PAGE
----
I had been intrigued and was searching for images of a pile of bodies, an image which unfortunately is all too common in our modern world – images of massacres. I had also always wanted to paint a dome, and had done several sketches with ladies dancing under a dome – but hadn’t developed this further as it lacked drama and tension. I realized that by putting the two ideas together I could make a political statement – that being, in spite of all of our wonderful structures which attempt to convey our spirituality, we more often manage to create only another type of dome, that of a pile of bodies. After searching for the perfect dome I settled on the dome of the church in Sienna. Its star designs helped to emphasize the spiritual aspect I needed for the dome. The pile of bodies in left almost unfinished, dirty, undetailed, as I had flirted with he idea of just painting a pile of shit under the dome, but decided to make the disgusting heap more shocking, yet somehow amorphous like a pile of dung. This stinking heap under the beauty of the dome helped emphasize the dichotomy. The light from the dome appears in many photos of dome interiors and as a single source of light, it leads the eye upward to heaven. This beam points straight to the worst accomplishments of man. The title D’uomo is a play on the words duomo which mean dome and uomo which means man.
The original of this painting was a coloured pencil sketch, and was an attempt to portray how a modern building with its skeleton structure of beams and plate glass windows, when seen from below sometimes have a dizzying vertiginous quality. articularly when looking up at building with clouds passing overhead, there is sometimes the sensation that either the building or the viewer is falling. The original sketch was of just the beams, done in 3 dimensions with the exterior surface in pink and the two inner parts of the beam in two tones of grey. Even in the original, the background was light blue to resemble the sky, as in working n the drawing I realized that I was actually drawing a glass & steel building and that the reflection should be the sky. When I came to make a painting of this idea, I could play up the sky element by painting in clouds before the grid of the building was painted on. While working on the painting, I also realized that the grid of the girders also resembled a net over the sky. This could be either a protective net or a constraining net, which in any case led me to think of the possibility that it could stand for the Internet or World Wide Web, with connotations for either better or worse.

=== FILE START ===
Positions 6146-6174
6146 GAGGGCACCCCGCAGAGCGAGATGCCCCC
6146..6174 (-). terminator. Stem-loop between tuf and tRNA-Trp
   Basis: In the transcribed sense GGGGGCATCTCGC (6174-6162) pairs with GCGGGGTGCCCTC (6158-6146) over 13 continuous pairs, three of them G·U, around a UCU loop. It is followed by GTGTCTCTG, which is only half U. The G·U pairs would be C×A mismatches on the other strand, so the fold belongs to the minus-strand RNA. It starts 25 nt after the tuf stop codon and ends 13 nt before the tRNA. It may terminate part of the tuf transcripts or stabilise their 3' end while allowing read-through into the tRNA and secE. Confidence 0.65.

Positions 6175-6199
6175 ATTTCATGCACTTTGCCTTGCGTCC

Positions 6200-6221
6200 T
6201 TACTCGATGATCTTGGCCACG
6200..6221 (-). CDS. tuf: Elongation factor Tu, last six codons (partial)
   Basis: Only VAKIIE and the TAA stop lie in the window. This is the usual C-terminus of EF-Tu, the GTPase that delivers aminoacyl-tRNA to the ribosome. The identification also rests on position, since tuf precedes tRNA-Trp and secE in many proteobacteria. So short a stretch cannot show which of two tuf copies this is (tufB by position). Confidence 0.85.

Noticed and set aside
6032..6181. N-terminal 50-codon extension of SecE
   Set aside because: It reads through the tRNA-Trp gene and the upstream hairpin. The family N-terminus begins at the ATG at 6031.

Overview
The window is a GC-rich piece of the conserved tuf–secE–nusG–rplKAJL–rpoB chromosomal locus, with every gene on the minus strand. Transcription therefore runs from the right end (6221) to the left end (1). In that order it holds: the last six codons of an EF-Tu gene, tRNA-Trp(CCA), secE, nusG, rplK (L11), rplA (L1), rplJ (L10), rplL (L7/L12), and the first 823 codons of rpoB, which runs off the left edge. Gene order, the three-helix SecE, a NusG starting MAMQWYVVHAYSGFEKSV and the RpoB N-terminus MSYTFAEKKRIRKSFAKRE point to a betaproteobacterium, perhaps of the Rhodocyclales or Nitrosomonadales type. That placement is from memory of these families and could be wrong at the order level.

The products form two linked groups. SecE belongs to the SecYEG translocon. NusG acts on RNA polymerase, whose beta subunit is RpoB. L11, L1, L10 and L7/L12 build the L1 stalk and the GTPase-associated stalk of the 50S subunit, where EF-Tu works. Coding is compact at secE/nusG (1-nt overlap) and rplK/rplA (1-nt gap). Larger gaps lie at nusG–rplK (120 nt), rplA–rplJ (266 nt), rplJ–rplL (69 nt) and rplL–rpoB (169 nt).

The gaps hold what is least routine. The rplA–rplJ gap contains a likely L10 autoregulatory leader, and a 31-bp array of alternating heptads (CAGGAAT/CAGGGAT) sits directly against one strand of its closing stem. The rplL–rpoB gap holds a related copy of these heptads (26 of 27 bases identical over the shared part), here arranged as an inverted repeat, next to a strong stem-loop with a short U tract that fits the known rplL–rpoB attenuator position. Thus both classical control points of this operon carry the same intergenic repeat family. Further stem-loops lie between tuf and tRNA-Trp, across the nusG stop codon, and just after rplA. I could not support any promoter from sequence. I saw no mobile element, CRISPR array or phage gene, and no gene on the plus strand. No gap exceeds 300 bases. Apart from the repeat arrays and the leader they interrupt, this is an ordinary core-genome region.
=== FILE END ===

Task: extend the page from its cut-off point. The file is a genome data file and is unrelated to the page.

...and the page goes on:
Sometimes during the winter I take up making bracelets to pass the evenings and to create something at the same time as carrying on a onversation or watching television. I wear bracelets myself and was full of ideas, particularly using old necklaces or bags of used mixed beads I found in second hand stores. I needed a display board to display the bracelets, aside from the regular black velvet. A look at a Modigliani portrait led to the idea for the design. A Sahara look would play up the tribal aspect of the bracelets. I asked a friend who sketches to do a face for me, and I kept his primitive look with its uneven eyes, important nose and sensual lips, down to the sloping thin shoulders. Because the tone would be all warm earth colours, I introduced blues to the body to give the lady depth against her hot dry background. People taken aback to see that the beads are real, as it is both beads and eyes which pull one toward the picture.